Sleep is the Preventive Medicine We All Need


In an age of countless supplements, workout programs and diets, it can be easy to overlook the importance of sleep. But when it comes to preventing disease, improving intellect and reducing stress – among many other positive effects – sleep is the preventive medicine we all need. A growing body of research points to sleep as the solution for problems from mental health and mood, to physical wellbeing and even heart health. In fact, poor sleep has been so strongly linked to cardiovascular disease that the American Heart Association recently added it to its checklist of modifiable risk factors for heart disease along with smoking, blood pressure, cholesterol and weight.

Researchers are still trying to understand exactly why we need sleep, but they have a few theories. One is that it evolved as a response to the increased risk of attack by predators at night. Another is that sleep helps the brain organise and consolidate memories. Another is that it provides time for the body to repair cells that are used or damaged during waking hours. The most likely explanation, however, is that sleep is simply a restful time when the body can prepare for action again.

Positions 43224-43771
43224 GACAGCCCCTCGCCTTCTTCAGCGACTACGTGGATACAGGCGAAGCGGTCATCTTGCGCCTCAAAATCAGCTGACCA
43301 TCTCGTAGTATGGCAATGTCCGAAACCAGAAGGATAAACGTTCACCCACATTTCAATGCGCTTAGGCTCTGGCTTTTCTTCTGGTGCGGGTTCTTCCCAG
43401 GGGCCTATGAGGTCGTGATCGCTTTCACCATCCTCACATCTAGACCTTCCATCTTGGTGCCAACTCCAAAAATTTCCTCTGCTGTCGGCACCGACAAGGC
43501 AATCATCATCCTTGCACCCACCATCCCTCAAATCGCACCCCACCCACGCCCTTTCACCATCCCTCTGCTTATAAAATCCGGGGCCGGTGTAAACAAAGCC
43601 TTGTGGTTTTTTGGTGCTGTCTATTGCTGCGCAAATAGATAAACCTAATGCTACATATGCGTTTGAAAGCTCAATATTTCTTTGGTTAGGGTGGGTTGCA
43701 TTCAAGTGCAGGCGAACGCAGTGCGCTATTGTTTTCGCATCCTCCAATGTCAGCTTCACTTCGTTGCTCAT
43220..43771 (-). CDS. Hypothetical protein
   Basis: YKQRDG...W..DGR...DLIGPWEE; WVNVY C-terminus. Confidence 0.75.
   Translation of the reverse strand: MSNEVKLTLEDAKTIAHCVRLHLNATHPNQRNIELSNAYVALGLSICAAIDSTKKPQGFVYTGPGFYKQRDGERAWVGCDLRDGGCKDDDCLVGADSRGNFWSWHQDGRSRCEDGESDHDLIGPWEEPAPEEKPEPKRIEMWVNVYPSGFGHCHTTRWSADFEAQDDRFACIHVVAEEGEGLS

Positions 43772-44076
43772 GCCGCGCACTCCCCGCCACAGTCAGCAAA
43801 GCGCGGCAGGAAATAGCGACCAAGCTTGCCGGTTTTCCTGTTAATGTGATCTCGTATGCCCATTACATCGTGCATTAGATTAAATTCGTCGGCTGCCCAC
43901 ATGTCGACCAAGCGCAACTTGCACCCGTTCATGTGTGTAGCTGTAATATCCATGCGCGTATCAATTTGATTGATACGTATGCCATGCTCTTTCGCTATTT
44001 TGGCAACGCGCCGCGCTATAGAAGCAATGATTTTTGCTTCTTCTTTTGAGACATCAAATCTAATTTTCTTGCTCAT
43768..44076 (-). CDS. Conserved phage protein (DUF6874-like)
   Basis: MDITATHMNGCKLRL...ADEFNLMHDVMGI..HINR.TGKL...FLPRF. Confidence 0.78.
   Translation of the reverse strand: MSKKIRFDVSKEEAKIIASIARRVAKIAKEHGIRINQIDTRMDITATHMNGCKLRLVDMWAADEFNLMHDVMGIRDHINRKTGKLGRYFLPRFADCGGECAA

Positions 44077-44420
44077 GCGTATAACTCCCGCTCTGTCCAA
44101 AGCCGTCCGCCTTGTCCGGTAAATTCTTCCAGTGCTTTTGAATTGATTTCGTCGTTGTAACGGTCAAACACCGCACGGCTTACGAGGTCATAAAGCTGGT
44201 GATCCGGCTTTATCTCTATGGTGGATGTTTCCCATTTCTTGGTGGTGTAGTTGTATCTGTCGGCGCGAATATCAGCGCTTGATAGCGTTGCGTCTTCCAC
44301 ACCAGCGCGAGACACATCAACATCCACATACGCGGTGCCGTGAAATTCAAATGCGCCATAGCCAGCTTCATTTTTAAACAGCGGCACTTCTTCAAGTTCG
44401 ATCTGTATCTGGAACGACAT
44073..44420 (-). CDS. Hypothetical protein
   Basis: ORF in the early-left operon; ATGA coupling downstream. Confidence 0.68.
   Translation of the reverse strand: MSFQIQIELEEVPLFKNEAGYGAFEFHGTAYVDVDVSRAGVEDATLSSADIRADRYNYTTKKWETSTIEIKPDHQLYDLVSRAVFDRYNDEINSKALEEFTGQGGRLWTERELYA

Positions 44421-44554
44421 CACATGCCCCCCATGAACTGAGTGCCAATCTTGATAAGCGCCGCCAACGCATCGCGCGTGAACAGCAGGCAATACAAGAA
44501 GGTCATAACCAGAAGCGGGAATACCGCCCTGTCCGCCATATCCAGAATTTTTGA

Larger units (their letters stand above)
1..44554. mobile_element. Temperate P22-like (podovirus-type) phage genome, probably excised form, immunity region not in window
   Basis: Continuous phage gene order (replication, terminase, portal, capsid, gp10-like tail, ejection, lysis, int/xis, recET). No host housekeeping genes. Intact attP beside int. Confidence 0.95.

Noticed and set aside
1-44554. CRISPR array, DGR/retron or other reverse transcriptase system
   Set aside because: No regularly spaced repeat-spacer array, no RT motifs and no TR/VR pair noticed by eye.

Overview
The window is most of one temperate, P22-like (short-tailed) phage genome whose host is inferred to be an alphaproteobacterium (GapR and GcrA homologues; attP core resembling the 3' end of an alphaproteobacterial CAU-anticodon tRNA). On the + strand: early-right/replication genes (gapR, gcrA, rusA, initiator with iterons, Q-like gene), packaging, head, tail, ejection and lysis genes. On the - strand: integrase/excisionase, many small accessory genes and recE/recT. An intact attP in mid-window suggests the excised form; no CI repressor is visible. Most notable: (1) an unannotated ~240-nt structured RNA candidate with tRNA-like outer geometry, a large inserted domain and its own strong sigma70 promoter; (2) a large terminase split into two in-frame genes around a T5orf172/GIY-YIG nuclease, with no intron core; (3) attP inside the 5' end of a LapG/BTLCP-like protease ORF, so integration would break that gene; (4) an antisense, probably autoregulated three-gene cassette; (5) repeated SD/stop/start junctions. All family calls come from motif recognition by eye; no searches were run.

A good night’s sleep gives you the energy you need to work, study, play and care for others. It is also important for your emotional well-being and for keeping your immune system strong, so that you can fight off infection and sickness. But most importantly, a good night’s sleep helps your brain and body function at their best.

If you don’t get enough sleep, you can experience a range of symptoms including difficulty concentrating and remembering details, irritability and trouble making decisions. Getting too little sleep can also make you feel stressed and increase your risk of high blood pressure, stroke and depression. The reason for this is that, when you don’t sleep properly, your body produces a hormone called cortisol. This is a natural defence against the effects of stress, but when it becomes a regular occurrence, your body can become over-reliant on it and start to respond negatively.

When you don’t get enough sleep, your body also struggles to maintain its normal metabolic processes. For example, a lack of sleep reduces the production of insulin, which regulates your blood sugar levels. This can lead to diabetes, obesity and other health problems.

Your body’s glymphatic system also clears waste out of the brain while you sleep. This is an essential part of healthy brain function, removing toxic byproducts that build up throughout the day and could cause damage. In addition, during deep sleep the brain’s remapping activity can help with memory and emotional processing. And the REM cycle is when we dream and it’s thought that this is where most of our memory consolidation takes place. It’s also where the connections we make between different events, feelings and sensory input are made. This is known as ‘executive function’, and it’s what improves with a good night’s sleep.